Some foreign domestic helpers in HK are treated like slaves
I fully agree with Mary Ann Benitez ('Rough justice', August 20) that the two-week rule for overseas domestic helpers ['the period in which they must find a new job after their contract is up, or leave Hong Kong'] is an appalling policy that benefits no one except bad employers.
This policy was introduced by a senior official about 20 years ago. I have always opposed it. The United Nations Committee on Discrimination against Women has condemned the policy, and it is disgraceful that Hong Kong continues with it.
I know cases of maids who suffer cruel injustices but are afraid to report them because they know that a bad employer is free to give any excuse to sack a helper. The helper cannot claim justice and she cannot afford to live without working. The employer, accused by the helper with an offence, can delay the case repeatedly and after being found guilty continue to appeal, forcing the helper to accept injustice because she has no means of living.
The introduction of the [maid] levy was another hidden injustice because bad or mean employers immediately reduced the helpers' salaries to the minimum. For example, helpers employed in the year 2000, when the minimum salary was HK$3,860, found their salaries reduced and after five contracts they are still paid less than in 2000.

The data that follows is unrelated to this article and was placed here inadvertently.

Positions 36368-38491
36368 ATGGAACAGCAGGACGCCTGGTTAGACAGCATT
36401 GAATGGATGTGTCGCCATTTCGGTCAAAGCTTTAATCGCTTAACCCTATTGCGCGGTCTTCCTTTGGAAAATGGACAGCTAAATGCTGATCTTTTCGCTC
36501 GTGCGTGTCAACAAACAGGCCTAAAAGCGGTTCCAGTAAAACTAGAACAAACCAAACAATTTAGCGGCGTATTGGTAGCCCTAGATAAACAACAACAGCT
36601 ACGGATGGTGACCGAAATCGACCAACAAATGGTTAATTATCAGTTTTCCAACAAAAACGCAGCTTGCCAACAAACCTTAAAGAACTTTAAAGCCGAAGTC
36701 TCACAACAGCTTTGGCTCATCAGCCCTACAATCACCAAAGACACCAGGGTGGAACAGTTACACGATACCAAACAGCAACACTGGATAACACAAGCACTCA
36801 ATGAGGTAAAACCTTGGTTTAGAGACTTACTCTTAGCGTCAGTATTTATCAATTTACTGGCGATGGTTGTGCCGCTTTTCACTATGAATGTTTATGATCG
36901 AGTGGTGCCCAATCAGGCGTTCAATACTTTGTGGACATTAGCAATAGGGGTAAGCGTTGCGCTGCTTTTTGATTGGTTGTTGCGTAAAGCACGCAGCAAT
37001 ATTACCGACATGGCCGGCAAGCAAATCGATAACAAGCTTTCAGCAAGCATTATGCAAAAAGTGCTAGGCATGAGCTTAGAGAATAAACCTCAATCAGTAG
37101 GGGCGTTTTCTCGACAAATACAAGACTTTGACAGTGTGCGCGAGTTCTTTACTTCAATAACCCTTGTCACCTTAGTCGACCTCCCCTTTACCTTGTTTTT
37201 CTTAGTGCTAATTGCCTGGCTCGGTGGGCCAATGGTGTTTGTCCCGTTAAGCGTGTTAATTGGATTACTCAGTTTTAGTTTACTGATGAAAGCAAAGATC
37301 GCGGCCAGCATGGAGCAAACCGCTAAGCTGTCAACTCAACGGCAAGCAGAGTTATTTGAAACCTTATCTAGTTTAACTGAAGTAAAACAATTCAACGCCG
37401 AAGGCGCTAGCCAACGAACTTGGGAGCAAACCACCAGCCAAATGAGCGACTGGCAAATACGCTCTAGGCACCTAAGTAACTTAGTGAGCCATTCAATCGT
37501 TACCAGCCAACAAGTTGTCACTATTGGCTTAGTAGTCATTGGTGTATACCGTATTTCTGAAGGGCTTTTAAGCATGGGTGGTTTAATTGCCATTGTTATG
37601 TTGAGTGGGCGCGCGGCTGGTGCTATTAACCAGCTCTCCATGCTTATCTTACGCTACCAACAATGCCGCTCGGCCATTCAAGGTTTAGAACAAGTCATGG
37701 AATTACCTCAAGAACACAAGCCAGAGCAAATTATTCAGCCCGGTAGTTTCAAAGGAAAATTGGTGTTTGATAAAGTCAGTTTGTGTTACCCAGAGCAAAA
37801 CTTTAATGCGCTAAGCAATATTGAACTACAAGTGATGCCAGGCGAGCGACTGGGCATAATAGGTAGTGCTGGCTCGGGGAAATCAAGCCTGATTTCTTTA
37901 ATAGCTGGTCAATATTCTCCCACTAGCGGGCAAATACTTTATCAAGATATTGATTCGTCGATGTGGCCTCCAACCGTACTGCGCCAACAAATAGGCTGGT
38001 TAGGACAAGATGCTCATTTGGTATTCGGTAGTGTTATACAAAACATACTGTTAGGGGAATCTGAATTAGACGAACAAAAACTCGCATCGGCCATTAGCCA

Good employers raise the salaries of their helpers after completion of each contract which is reasonable.
If the employer is in financial difficulty the helper is usually very understanding and accepts the minimum, but no one should take advantage of a helper's generosity.
Overseas domestic helpers are human beings and should be treated as such, but are sometimes more like slaves, yet they may have a higher standard of education than their employers.
They also face the rising cost of living of their families and a host of unfair taxes and charges in transmitting money home, suffering more injustices while being called heroes by their governments.
We should appreciate how much overseas helpers contribute to our well-being. The two-week rule should be abolished, not used as a threat.
Elsie Tu, Kwun Tong